From Two Republics to One Divided

Contradictions of Postcolonial Nationmaking in Andean Peru

From Two Republics to One Divided

Latin America Otherwise

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Book Pages: 224 Illustrations: 1 map Published: June 1997

Author: Mark Thurner

Subjects
History > Latin American History, Latin American Studies, Postcolonial and Colonial Studies

From Two Republics to One Divided examines Peru’s troubled transition from colonial viceroyalty to postcolonial republic from the local perspective of Andean peasant politics. Thurner’s reading of the Andean peasantry’s engagement and disengagement with the postcolonial state challenges long-standing interpretations of Peruvian and modern Latin American history and casts a critical eye toward Creole and Eurocentric ideas about citizenship and nationalism.
Working within an innovative and panoramic historical and linguistic framework, Thurner examines the paradoxes of a resurgent Andean peasant republicanism during the mid-1800s and provides a critical revision of the meaning of republican Peru’s bloodiest peasant insurgency, the Atusparia Uprising of 1885. Displacing ahistorical and nationalist readings of Inka or Andean continuity, and undermining the long-held notion that the colonial legacy is the dominant historical force shaping contemporary Andean reality, Thurner suggests that in Peru, the postcolonial legacy of Latin America’s nation-founding nineteenth century transfigured, and ultimately reinvented, the colonial legacy in its own image.

Praise

“[A] carefully researched and convincingly argued analysis of the transition from colonial to postcolonial rule in the Huaylas-Ancash region of north-central Peru. . . . [A]n impressive and compelling book, one that is sure to find a permanent place among important works on nation-making, and on state/subaltern relations, in the postcolonial Andes.” — David Nugent , Latin American Studies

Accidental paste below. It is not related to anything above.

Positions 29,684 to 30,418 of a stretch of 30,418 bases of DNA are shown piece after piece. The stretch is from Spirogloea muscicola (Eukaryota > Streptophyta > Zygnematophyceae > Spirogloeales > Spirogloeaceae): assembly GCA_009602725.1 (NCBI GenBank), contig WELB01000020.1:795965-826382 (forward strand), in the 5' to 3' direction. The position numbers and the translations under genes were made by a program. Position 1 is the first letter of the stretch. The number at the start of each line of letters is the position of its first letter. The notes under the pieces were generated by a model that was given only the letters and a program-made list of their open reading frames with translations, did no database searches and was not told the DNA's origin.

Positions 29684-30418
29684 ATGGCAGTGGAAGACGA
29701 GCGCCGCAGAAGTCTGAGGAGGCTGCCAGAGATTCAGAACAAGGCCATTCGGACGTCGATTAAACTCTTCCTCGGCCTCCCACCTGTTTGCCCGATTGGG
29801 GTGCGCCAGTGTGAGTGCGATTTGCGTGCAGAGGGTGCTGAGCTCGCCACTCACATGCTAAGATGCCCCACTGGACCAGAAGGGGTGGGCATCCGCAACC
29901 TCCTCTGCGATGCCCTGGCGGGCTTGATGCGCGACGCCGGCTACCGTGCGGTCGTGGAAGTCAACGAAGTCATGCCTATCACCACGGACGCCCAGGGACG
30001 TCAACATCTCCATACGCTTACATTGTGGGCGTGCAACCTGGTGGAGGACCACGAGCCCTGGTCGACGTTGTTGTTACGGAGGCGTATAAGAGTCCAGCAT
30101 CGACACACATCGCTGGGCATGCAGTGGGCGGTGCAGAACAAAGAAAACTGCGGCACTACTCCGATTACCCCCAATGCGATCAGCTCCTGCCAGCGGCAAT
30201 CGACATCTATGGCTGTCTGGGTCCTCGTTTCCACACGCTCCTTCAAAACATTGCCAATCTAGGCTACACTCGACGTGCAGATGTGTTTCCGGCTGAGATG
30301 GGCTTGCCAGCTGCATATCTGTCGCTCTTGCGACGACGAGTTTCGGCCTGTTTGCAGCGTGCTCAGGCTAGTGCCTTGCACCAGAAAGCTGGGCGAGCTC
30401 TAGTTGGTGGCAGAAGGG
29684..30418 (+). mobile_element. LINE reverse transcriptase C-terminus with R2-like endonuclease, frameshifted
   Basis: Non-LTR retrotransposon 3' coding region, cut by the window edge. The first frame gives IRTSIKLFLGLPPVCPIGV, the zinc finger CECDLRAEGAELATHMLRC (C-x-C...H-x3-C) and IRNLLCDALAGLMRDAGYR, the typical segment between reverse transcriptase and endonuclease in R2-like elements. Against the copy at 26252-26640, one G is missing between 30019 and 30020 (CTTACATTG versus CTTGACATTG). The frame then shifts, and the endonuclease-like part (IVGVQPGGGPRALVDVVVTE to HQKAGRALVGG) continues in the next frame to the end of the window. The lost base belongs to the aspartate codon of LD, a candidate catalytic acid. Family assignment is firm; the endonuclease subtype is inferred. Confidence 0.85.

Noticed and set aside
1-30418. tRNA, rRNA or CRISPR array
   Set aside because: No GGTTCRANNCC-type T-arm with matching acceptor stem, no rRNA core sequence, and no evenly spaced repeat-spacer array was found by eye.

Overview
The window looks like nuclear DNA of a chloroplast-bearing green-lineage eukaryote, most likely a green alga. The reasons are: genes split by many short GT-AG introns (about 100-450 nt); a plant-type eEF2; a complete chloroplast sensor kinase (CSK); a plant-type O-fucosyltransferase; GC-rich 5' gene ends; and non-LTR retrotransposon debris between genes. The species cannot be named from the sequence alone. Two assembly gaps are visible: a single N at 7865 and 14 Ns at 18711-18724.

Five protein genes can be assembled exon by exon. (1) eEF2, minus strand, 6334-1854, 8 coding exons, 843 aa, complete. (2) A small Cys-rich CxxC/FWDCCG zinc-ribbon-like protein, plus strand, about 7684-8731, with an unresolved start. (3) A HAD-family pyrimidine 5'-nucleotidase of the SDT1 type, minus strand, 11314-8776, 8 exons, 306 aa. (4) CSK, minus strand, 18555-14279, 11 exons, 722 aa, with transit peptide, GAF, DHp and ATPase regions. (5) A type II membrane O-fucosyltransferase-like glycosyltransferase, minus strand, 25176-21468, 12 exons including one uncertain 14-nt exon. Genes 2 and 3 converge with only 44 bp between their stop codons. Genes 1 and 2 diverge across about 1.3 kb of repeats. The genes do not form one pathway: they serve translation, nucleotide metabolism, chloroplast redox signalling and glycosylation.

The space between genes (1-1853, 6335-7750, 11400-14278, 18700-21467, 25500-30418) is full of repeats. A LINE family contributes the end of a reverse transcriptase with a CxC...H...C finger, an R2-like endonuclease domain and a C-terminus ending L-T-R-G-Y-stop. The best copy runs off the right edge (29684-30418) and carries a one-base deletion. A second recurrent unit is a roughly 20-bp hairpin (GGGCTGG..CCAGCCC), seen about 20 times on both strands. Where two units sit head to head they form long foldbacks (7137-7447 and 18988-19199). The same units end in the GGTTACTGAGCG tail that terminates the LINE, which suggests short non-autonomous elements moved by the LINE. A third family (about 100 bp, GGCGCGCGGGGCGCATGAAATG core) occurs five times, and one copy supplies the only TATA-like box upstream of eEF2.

“In this important book, Mark Thurner examines the contradictory place of Andean Indians in the Republic of Peru. He perceptively outlines the disagreements among the political elite about the Andean population, demonstrating that, while statemakers in Peru and other Spanish-American republics concurred that the republic should be stratified, they differed about the exact position of the Indians. Thurner excels at incorporating the Indians themselves into these debates. . . .” — Charles F. Walker, American Historical Review

“Given its remarkable intellectual depth and range, this book will emerge as one of the most widely read and admired works in Andean studies and beyond. This is historical anthropology at its very best.” — Paul Gootenberg, State University of New York at Stony Brook


“Theoretically engaged and narratively engaging, this smartly crafted volume beams light into the darkest corners of 19th-century Andean historiography. In the process, Thurner provides one of the most provocative treatments of peasant political culture I’ve read in years.” — Gil Joseph, Yale University


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Mark Thurner is Assistant Professor of History at the University of Florida.

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Paper: 978-0-8223-1812-5 / Cloth: 978-0-8223-1805-7
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